Career. At one end you have doing socially relevant projects (work that “matters” like helping the homeless) and at the other you have doing fun projects (like making videogames). As I’ve been struggling to find a happy medium between these two, a certain Woody Allen quote keeps coming back to me. On Studio 360 back in July he put it this way:
Sometimes I think to myself that there are two types of films: there’s the confrontational film that deals with life issues and existential issues or political issues and there’s the kind of film that’s escapist. And I always debate with myself which one makes the better contribution because you would think off the top of your head that the confrontational films are superior to the escapist films. But the truth of the matter is that the real issues of life — the real philosophical issues of life: religious issues and issues of mortality and issues of human suffering — are never resolved in any of these movies because you can’t resolve them. So, people just go and they commiserate masochistically and they come out of the theater, you know, moved in some way but the same. Whereas with an escapist film you at least give the audience a chance to get away from the horrors of reality for an hour and a half. It’s like going into air conditioning and just sitting down and watching Fred Astaire dance for an hour and a half and you come out at least refreshed so you can go on with your life a little bit. So I’m not sure that escapist films, comic films, are not more of a help in the long run even though the temptation is always to think and to want to do more substantive things.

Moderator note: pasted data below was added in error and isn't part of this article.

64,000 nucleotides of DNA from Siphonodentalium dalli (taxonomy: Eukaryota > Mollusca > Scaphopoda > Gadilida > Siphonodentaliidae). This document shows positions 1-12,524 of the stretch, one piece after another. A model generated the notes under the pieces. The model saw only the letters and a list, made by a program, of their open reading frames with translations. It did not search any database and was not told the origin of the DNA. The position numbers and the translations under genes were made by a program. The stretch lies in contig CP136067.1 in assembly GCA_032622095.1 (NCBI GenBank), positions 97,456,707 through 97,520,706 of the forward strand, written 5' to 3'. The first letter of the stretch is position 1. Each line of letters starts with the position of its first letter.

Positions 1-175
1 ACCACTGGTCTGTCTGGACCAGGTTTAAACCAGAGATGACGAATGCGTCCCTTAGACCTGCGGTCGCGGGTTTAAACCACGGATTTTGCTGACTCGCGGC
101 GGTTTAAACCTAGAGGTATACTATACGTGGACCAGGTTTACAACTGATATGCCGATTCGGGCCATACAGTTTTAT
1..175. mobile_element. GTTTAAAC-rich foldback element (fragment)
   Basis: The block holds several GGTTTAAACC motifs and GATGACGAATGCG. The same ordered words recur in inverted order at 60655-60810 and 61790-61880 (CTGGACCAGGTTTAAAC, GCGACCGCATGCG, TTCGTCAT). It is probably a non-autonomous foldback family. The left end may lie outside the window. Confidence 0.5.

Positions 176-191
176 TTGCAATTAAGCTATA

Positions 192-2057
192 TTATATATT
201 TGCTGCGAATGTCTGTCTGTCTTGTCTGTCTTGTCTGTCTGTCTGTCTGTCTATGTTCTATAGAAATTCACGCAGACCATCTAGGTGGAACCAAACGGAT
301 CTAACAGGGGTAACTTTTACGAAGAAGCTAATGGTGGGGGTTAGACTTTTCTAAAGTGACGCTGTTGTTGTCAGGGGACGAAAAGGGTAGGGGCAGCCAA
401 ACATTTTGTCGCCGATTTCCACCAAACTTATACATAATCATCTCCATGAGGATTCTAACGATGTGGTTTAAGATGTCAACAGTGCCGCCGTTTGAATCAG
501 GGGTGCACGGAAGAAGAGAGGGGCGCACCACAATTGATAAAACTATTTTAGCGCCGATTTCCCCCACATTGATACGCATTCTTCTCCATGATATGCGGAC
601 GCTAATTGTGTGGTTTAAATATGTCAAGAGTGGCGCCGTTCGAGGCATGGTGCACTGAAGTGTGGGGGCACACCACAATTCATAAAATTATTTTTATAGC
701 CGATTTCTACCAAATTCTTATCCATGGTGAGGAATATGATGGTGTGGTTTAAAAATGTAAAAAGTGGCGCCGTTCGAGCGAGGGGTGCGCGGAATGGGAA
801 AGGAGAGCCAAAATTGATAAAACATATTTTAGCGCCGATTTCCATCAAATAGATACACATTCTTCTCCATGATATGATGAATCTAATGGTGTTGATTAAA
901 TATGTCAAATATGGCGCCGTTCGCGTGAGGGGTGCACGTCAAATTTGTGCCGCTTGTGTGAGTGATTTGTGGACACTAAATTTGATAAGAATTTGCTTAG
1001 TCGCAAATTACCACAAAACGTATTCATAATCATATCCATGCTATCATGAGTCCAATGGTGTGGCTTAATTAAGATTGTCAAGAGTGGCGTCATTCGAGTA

Woody found his happy place working to entertain what he perceives as the pained masses. But those masses are rich. What about entertainment and respite for those who can’t afford a movie ticket? In the best of worlds, those who can afford movie tickets would be spending some portion of their time helping the underprivileged, but we know that doesn’t happen so much. That’s the tension he doesn’t quite touch on. Or does he?